For instance, our course evaluations include three questions (see Box) about JEDI in our courses. Our goal is for 95% of our courses to receive a rating of "agree" or "strongly agree" to questions 1 and 2 by 2025. We are offering professional development to our faculty to help them meet this goal.

  1. The instructor of this course showed respect for cultural and personal differences across all students.
  2. The instructor worked to incorporate learning materials that are inclusive of racial, gender, ethnic and/or other differences. Please consider all aspects of the course, for example: readings, images, examples, cases.
  3. How might the class be made more equitable and inclusive of all students?
Questions 1 and 2 are measured using the Likert Scale (strongly disagree, disagree, neither agree nor disagree, agree, strongly agree) and question 3 is free response.

JEDI Across the ICRE

We actively seek evidence to measure our progress. ICRE assessment indicators range from formal indicators such as climate surveys, and rubrics, to informal indicators such as anecdotal evidence and ad hoc focus groups.

The ICRE undertook a self-assessment, which was completed in August 2022, to gauge its current position as a just, equitable, diverse, and inclusive institute and to create a plan to guide improvements. We used a rubric with six dimensions: 1. Philosophy and Mission; 2. Faculty Support; 3. Curriculum; 4. Staff Support; 5. Student Support; and 6. Administrative Leadership. This rubric was adapted with permission from work by the New England Resource Center for Higher Education (NERCHE).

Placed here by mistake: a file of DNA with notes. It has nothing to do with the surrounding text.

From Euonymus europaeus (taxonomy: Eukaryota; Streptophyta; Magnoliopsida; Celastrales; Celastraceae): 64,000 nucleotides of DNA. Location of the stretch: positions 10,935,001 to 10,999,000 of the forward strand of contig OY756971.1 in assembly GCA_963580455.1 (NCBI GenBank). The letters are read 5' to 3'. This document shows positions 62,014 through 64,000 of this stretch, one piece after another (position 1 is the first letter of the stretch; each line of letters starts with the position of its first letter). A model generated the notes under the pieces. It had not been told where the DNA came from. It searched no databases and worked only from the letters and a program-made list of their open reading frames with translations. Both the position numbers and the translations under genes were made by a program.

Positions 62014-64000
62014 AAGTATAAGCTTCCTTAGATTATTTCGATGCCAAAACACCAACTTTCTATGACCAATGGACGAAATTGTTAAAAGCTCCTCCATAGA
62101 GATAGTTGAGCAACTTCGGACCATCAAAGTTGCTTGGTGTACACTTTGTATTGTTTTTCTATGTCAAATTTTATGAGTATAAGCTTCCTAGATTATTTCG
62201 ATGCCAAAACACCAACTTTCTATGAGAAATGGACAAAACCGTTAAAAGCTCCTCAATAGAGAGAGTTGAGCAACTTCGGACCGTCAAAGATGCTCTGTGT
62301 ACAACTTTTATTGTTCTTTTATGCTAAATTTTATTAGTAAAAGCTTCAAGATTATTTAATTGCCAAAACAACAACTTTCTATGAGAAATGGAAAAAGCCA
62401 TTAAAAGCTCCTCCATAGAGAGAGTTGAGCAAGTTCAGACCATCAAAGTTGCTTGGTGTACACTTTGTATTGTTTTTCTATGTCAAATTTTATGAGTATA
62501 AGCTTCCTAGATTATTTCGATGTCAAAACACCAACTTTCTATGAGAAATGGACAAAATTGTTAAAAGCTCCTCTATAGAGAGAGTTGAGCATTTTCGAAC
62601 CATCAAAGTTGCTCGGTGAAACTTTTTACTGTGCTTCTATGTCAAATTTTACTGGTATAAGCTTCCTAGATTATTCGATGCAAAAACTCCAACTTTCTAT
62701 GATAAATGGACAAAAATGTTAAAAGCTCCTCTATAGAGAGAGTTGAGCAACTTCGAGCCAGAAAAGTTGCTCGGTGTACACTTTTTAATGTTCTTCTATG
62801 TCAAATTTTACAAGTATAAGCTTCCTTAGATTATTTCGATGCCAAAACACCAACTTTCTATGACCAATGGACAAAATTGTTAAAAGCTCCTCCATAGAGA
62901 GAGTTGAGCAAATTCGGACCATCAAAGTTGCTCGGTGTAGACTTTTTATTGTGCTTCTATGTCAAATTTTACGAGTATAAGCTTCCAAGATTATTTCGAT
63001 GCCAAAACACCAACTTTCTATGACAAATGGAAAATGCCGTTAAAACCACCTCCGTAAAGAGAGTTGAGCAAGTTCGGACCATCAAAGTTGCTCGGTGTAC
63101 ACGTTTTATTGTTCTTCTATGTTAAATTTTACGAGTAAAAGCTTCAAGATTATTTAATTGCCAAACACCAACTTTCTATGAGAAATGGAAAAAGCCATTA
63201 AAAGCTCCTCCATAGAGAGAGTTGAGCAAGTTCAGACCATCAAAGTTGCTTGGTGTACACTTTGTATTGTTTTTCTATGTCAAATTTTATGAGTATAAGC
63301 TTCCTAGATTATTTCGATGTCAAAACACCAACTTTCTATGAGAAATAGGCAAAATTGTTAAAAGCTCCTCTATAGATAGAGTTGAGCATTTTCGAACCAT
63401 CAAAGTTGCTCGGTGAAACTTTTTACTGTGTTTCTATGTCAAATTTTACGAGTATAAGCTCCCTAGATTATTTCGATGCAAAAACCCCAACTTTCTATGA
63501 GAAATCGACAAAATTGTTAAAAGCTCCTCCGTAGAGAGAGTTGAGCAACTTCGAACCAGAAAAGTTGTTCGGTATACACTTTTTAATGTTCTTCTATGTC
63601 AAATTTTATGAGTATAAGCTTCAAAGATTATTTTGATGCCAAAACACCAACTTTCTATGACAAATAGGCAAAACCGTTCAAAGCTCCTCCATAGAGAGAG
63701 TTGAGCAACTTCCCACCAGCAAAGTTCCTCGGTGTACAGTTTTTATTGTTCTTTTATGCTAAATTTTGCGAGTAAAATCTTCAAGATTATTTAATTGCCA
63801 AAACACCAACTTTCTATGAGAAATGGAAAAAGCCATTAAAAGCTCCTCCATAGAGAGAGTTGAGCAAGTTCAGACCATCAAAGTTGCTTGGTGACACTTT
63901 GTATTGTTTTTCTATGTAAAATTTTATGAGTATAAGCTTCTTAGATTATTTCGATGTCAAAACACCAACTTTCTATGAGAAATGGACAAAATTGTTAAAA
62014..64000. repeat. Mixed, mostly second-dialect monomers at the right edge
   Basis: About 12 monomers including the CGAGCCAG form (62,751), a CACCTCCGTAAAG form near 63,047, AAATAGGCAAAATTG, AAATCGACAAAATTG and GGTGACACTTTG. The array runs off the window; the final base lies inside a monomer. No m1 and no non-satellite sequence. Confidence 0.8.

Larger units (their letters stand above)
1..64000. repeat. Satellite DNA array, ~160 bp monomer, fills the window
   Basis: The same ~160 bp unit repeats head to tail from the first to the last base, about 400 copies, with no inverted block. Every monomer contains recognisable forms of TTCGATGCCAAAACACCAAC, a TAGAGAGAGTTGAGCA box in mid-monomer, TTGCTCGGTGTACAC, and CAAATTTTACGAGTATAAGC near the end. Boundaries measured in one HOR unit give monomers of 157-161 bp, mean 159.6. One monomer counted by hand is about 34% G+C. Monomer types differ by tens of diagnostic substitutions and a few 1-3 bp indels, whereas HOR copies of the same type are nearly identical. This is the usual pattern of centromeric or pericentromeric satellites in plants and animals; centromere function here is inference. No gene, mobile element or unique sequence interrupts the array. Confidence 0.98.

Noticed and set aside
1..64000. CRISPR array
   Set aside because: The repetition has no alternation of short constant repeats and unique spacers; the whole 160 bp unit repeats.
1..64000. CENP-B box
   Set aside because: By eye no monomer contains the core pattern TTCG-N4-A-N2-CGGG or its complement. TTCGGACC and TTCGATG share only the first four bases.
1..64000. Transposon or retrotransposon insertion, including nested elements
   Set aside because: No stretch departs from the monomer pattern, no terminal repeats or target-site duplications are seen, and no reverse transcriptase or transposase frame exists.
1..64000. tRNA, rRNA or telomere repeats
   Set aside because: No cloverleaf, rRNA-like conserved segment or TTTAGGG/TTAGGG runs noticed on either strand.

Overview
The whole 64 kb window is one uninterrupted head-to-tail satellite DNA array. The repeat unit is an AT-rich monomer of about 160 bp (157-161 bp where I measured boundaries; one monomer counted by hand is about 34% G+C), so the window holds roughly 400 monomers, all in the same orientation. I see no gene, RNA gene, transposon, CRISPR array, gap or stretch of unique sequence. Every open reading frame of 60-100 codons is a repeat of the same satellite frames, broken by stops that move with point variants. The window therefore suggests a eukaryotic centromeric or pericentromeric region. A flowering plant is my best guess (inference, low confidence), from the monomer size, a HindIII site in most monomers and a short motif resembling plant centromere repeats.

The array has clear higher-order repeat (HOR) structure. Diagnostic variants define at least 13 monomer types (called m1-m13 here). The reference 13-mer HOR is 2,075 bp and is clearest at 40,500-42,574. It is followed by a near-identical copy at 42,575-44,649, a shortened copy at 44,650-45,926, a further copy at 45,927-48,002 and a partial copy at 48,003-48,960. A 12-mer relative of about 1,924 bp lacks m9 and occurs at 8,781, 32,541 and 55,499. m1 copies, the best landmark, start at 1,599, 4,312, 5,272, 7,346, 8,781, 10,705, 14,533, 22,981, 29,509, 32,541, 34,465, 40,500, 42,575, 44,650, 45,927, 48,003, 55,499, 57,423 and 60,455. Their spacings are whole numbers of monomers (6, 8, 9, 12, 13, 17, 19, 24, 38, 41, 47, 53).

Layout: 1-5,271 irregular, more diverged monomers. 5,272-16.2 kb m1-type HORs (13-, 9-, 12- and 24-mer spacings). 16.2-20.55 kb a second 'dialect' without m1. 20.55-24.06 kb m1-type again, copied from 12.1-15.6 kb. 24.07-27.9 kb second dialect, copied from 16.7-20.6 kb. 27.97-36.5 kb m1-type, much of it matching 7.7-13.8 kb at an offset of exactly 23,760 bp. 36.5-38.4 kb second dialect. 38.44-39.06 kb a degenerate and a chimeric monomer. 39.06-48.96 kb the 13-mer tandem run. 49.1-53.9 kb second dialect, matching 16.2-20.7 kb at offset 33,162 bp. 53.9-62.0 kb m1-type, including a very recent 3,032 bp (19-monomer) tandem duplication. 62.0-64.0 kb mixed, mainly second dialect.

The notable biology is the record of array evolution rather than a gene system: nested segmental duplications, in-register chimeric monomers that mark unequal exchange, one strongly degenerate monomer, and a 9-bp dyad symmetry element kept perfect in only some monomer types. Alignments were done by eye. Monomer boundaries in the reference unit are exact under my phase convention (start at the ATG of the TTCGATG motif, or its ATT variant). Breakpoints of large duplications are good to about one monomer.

Doris Rubio Portrait

ICRE Diversity Committee Chair
Doris Rubio, PhD

Director of the ICRE, Dr. Doris Rubio, received the 2021 Chancellor’s Distinguished Public Service Award for championing workplace diversity and supporting junior faculty.

Diversity Committee

Since its founding in 2006, the ICRE has placed a strategic emphasis on diversity, equity, inclusion, and justice. Our Diversity Committee informs our work and holds the ICRE accountable to our Mission Statement.

The ICRE recognized the value of a Diversity Committee over a decade ago. Our committee is made up of administrators, faculty, and staff from multiple schools and departments at the University of Pittsburgh, all of whom have significant experience and leadership roles within the University. The committee's main charge is to help in the recruitment, support, and mentorship of trainees from diverse backgrounds, with a focus on transitioning them through academic careers. The Diversity Committee informs all of the ICRE’s work and holds us accountable to our mission statement.

Paula Davis Portrait

Paula Davis, MA

Health Sciences Diversity

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Institute for Clinical Research Education
200 Meyran Avenue, Suite 300
Pittsburgh, PA 15213